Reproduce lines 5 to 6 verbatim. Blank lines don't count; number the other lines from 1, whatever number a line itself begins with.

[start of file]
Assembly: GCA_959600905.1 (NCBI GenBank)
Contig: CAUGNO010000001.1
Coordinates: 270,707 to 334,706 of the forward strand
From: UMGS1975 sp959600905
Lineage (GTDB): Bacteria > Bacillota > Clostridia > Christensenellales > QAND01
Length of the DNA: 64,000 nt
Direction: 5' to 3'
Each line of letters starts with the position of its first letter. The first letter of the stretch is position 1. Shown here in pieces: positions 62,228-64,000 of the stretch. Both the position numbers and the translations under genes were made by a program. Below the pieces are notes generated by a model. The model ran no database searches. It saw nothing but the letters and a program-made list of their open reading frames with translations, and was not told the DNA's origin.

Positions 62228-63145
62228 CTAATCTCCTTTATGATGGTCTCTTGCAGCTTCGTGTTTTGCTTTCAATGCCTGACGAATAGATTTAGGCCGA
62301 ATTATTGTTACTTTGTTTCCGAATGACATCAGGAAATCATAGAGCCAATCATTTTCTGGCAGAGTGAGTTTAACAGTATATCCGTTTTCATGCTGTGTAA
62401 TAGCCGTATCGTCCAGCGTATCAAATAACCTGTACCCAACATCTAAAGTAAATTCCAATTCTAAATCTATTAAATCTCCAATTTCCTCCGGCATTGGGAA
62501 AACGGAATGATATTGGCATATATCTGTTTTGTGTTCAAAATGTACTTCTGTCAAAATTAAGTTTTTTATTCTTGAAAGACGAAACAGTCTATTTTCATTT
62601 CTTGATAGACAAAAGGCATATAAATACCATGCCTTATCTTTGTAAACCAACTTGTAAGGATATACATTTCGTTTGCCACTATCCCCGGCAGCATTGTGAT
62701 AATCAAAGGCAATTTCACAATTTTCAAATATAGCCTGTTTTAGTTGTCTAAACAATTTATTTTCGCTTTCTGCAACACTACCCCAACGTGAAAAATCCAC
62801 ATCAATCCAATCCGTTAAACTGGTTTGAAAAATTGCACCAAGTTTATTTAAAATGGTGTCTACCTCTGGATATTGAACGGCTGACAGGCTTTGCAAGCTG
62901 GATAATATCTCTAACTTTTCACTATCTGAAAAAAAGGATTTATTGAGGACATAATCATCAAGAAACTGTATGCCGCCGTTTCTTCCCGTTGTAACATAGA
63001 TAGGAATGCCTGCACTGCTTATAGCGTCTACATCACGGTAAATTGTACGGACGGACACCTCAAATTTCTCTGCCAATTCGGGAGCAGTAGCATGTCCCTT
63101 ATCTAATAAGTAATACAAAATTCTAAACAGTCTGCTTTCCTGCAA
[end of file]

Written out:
Lineage (GTDB): Bacteria > Bacillota > Clostridia > Christensenellales > QAND01
Length of the DNA: 64,000 nt